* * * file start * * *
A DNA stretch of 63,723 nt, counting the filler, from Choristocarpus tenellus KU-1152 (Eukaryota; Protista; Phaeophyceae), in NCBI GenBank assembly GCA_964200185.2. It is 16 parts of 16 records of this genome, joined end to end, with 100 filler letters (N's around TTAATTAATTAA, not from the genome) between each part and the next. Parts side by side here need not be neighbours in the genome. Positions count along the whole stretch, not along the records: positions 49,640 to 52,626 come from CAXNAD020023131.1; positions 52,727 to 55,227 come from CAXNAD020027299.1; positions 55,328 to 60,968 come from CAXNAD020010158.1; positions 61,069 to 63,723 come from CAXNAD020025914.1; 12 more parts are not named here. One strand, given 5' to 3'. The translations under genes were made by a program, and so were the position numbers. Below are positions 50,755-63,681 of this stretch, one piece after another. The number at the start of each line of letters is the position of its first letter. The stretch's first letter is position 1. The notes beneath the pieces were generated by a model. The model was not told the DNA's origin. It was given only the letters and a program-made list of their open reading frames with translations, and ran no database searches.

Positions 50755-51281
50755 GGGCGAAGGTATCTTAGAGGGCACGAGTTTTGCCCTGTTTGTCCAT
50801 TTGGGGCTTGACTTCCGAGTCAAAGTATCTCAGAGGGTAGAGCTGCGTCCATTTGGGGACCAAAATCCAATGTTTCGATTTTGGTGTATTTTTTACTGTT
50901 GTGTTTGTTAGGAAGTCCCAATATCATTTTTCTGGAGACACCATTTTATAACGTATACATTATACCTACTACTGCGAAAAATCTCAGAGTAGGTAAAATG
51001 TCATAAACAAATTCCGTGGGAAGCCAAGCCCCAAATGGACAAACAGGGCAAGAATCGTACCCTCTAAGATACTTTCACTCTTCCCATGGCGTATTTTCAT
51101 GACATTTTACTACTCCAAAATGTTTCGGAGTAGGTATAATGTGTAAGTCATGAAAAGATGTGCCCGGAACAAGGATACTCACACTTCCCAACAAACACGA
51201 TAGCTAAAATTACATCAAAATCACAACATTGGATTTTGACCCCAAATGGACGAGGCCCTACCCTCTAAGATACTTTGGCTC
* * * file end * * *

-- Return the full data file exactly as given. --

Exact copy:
A DNA stretch of 63,723 nt, counting the filler, from Choristocarpus tenellus KU-1152 (Eukaryota; Protista; Phaeophyceae), in NCBI GenBank assembly GCA_964200185.2. It is 16 parts of 16 records of this genome, joined end to end, with 100 filler letters (N's around TTAATTAATTAA, not from the genome) between each part and the next. Parts side by side here need not be neighbours in the genome. Positions count along the whole stretch, not along the records: positions 49,640 to 52,626 come from CAXNAD020023131.1; positions 52,727 to 55,227 come from CAXNAD020027299.1; positions 55,328 to 60,968 come from CAXNAD020010158.1; positions 61,069 to 63,723 come from CAXNAD020025914.1; 12 more parts are not named here. One strand, given 5' to 3'. The translations under genes were made by a program, and so were the position numbers. Below are positions 50,755-63,681 of this stretch, one piece after another. The number at the start of each line of letters is the position of its first letter. The stretch's first letter is position 1. The notes beneath the pieces were generated by a model. The model was not told the DNA's origin. It was given only the letters and a program-made list of their open reading frames with translations, and ran no database searches.

Positions 50755-51281
50755 GGGCGAAGGTATCTTAGAGGGCACGAGTTTTGCCCTGTTTGTCCAT
50801 TTGGGGCTTGACTTCCGAGTCAAAGTATCTCAGAGGGTAGAGCTGCGTCCATTTGGGGACCAAAATCCAATGTTTCGATTTTGGTGTATTTTTTACTGTT
50901 GTGTTTGTTAGGAAGTCCCAATATCATTTTTCTGGAGACACCATTTTATAACGTATACATTATACCTACTACTGCGAAAAATCTCAGAGTAGGTAAAATG
51001 TCATAAACAAATTCCGTGGGAAGCCAAGCCCCAAATGGACAAACAGGGCAAGAATCGTACCCTCTAAGATACTTTCACTCTTCCCATGGCGTATTTTCAT
51101 GACATTTTACTACTCCAAAATGTTTCGGAGTAGGTATAATGTGTAAGTCATGAAAAGATGTGCCCGGAACAAGGATACTCACACTTCCCAACAAACACGA
51201 TAGCTAAAATTACATCAAAATCACAACATTGGATTTTGACCCCAAATGGACGAGGCCCTACCCTCTAAGATACTTTGGCTC